And a cheap replacement to the Telltale compass is to just get a Suunto hiking compass or similar, with a luminescent needle & markings. And tuck it into your pocket or a shelf by your bunk as needed.
They even make ones that you can strap onto your wrist, like a watch. $20!
Regarding Your KISS idea...

In calm to mild weather with a perfect sandy bottom, there's almost no need for an anchor alarm even with a substandard anchor. But when the wind picks up just a little, and the bottom is littered with crap and/or rocks (which is most of the time), your KISS idea won't work.

Just set an electronic anchor alarm or two.
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Old 30-06-2016, 01:30   #28
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Re: Getting comfortable with anchoring is really liberating

Thanks guys

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Old 30-06-2016, 02:15   #29
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Re: Getting comfortable with anchoring is really liberating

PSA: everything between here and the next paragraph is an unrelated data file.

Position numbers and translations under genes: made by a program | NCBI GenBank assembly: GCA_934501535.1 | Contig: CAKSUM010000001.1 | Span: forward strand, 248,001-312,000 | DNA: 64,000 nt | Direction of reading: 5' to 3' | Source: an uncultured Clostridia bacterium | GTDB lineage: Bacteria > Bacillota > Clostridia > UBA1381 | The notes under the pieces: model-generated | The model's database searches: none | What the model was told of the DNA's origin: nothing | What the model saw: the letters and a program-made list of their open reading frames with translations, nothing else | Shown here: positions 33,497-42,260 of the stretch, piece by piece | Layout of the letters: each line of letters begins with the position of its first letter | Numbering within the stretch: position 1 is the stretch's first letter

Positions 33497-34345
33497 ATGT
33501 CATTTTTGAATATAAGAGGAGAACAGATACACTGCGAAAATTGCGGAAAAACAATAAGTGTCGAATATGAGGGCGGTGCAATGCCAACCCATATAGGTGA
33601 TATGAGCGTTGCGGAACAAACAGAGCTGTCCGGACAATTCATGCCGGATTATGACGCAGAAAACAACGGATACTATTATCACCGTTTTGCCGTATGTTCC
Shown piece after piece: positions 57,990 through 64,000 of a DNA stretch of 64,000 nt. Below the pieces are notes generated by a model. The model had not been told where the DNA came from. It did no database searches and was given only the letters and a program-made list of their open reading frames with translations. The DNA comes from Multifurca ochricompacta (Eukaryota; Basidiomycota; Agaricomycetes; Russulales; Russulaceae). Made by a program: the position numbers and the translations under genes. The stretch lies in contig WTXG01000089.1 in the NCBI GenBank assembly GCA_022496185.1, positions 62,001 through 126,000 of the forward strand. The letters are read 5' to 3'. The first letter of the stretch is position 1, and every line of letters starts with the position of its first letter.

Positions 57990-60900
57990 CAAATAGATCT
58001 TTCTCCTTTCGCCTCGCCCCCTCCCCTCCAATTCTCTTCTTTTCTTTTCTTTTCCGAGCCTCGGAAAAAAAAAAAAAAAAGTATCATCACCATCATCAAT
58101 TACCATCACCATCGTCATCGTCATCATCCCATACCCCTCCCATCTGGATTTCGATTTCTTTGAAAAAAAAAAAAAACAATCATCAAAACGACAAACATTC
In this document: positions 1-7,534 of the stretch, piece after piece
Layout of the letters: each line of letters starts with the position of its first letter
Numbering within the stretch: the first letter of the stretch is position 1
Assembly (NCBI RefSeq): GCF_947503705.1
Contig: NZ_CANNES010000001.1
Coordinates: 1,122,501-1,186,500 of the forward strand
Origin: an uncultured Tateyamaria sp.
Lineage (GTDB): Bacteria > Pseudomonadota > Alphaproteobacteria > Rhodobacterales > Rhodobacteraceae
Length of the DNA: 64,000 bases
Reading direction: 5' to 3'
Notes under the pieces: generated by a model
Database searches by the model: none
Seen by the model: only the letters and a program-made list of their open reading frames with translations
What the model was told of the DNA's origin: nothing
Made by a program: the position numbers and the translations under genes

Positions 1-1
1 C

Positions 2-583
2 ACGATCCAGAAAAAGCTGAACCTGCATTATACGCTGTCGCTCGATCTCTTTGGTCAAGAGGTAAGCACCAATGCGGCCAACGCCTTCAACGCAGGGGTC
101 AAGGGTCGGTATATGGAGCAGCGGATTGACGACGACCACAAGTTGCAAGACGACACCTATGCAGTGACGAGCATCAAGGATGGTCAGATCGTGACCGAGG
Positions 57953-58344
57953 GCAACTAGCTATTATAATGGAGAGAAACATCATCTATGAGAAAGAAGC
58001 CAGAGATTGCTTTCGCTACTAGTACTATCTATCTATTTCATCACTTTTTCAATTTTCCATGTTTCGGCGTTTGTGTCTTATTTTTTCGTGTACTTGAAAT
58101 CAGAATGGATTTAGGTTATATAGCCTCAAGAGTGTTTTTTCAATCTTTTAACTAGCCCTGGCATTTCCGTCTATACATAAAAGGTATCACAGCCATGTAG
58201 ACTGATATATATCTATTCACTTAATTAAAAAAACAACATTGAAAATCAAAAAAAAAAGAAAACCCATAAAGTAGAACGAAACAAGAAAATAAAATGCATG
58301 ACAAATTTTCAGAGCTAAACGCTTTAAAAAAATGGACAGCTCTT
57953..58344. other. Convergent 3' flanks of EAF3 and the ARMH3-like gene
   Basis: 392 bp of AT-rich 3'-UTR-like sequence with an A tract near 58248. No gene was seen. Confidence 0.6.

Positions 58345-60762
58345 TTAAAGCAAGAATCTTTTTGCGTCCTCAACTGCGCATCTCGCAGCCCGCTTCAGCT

The bigger problem we encounter is when some knucklehead decides to lay out 1:15 scope in a small anchorage with light to no wind. Like last night, then I wake up this morning nose to tail with his 60ft catamaran.

Wondering what I did wrong?
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Old 30-06-2016, 02:39   #30
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Re: Getting comfortable with anchoring is really liberating

UNCIVIZED, Speaking of compasses, before I got too old to be trusted with a spoon, according to FAA, I flew long range DC-8 freighters in the overnight express business. The DC-8 originally had a navigator's station, facing sideways, behind the captain's position with a fluid compass suspended from the overhead for him to use. The pilot's had fluxgate compasses as their primary directional instruments, but for them to view the only installed "whiskey" compass, Douglas Aircraft had installed folding, swiveling mirrors on the glareshield in front of each pilot. Trying to focus the mirrors in on that compass to check the fluxgates was not an easy task. George